With 232 pages and an expanded 12″ by 12″ format, our biggest print issue yet celebrates the people, places, music, and art of our hometown, including cover features on David Lynch, Nipsey Hussle, Syd, and Phoebe Bridgers’ Saddest Factory Records, plus Brian Wilson, Cuco, Ty Segall, Lord Huron, Remi Wolf, The Doors, the art of RISK, Taz, Estevan Oriol, Kii Arens, and Edward Colver, and so much more.
Removing the classicism, glam-goth density, and commitment to bleeding-heart Brit-punk of previous recordings leaves nothing behind on the songwriter’s third LP.
Greg Puciato, Mirrorcell
This sophomore solo LP is an exhilarating ride with some moments of magic, but one that never quite reaches the inimitable heights that Dillinger Escape Plan offered.
OFF!, Free LSD
Keith Morris’ latest hardcore-punk outlet expands outward from their rough, fast exterior without losing their fury or favor in hardcore branding.
Is the acquisition of an iconic Hollywood theater by a streaming giant another sign of the demise of cinema, or the new status quo?
In the wake of a frustrating unplugged set, rock’s leading party philosopher addresses failure, his first record in nine years, and—of course—the parameters of the party mindset.
…and four that thankfully didn’t.
Like previous Real Estate records, “In Mind” washes over the listener, pleasantly blending into the background.
Featuring a massive billing of developing names in humble venues, the Georgia festival presented a low-key option for those looking for an alternative to SXSW—or a pit stop for those on their way to it.
Up-and-coming Matador signee Will Toledo and his band go cruising through the ATL.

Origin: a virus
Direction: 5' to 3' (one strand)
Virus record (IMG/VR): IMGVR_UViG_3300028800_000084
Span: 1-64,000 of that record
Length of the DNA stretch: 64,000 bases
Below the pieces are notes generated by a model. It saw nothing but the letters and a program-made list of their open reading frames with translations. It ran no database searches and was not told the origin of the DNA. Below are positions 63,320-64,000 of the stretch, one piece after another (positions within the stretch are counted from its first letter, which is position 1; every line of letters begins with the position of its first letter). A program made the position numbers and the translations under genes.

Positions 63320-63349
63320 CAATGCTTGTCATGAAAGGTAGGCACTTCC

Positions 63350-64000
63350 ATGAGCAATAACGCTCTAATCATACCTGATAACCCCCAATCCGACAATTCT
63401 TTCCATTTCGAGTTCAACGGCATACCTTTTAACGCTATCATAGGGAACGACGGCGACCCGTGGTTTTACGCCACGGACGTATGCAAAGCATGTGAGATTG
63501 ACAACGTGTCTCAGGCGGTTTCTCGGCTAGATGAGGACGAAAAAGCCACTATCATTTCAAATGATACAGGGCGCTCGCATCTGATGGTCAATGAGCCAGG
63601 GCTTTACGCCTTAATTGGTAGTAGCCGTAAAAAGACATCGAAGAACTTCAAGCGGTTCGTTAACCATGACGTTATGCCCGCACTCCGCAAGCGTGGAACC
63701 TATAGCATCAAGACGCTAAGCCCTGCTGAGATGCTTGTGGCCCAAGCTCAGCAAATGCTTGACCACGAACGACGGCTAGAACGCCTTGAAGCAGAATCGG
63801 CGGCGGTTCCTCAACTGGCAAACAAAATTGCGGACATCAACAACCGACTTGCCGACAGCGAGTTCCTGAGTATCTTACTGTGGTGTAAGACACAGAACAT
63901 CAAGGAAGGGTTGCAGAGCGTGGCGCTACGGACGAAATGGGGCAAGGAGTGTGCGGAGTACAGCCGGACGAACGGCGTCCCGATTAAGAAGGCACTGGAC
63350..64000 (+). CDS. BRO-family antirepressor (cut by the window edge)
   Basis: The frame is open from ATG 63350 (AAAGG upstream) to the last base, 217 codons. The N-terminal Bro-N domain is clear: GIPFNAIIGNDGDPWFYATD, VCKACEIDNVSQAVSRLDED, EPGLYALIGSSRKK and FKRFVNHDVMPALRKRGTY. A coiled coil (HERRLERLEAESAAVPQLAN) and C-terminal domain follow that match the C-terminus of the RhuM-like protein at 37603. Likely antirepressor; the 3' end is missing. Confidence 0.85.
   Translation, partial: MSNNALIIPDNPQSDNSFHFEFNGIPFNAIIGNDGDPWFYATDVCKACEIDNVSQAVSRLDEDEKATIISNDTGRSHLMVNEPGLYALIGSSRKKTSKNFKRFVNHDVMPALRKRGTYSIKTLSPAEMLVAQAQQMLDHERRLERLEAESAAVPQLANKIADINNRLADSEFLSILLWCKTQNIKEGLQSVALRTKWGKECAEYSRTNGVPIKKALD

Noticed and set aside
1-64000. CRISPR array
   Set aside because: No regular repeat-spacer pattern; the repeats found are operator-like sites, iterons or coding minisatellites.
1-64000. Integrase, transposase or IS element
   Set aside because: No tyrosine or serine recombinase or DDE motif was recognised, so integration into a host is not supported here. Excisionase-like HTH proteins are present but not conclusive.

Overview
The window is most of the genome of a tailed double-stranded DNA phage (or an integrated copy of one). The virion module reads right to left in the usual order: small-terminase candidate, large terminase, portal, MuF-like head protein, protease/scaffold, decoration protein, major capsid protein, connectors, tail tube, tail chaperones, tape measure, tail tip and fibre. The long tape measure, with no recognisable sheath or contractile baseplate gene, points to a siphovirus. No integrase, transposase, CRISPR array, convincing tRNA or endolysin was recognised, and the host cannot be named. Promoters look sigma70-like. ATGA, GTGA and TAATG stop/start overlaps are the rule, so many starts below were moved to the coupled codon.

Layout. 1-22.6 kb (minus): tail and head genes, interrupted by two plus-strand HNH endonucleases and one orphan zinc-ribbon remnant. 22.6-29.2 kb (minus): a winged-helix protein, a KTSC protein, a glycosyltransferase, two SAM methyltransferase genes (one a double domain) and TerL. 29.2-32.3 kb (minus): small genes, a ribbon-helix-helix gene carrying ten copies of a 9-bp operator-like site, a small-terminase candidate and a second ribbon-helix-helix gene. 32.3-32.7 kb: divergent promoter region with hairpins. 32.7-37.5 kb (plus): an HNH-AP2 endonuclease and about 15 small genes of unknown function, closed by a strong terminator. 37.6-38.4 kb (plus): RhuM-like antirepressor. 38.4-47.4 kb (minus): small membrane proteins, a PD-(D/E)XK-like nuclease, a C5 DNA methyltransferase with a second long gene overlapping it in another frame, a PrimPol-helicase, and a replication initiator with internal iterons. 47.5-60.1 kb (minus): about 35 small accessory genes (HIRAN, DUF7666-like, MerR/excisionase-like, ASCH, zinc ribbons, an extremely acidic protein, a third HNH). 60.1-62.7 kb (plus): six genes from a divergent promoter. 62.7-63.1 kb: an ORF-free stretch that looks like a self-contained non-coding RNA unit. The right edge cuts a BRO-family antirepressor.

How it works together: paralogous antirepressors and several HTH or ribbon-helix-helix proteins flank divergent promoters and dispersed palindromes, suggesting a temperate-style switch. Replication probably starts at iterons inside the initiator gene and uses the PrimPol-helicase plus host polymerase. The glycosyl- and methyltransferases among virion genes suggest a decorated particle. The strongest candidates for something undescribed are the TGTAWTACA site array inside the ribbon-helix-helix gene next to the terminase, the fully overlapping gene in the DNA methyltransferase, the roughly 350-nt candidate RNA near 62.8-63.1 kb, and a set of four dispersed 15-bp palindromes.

Protomartyr’s third album, “The Agent Intellect,” does a superb job evoking its title, the origin of which stems from a classical and medieval philosophy regarding the concept of active reasoning—it’s the conscious mental action of converting potential or passive thought into something human.
What stings about “Be Small,” though, is that its incredibly catchy and glossy sound suggests an emotional quality that the album at times lacks.
One of the best lineups of the season came together last week in Atlanta.
With “Kindred,” Michael Angelakos has crafted ten sun-splashed songs just in time for summer, but he’s lost some of Passion Pit’s musicality along the way.
Henry Laufer—a.k.a. Shlohmo—has crafted a somewhat pessimistic image for himself through his lyricless (and often reclusive and angsty) production.
Since the early 2000s, Vetiver has existed more as a moniker for songwriter Andy Cabic than an established Bay Area band.
With this latest full-length, Lewis attempts to create an album more confessional than “Confess,” “Eclipse”’s immediate predecessor.
“Beech Creeps” plays like a live album in both production and structure, as if the songs were loosely composed and then spontaneously expounded upon within the studio.
On After the End, the songs are more concise and grounded in form, but beyond that, the band’s working punk formula doesn’t seem far altered.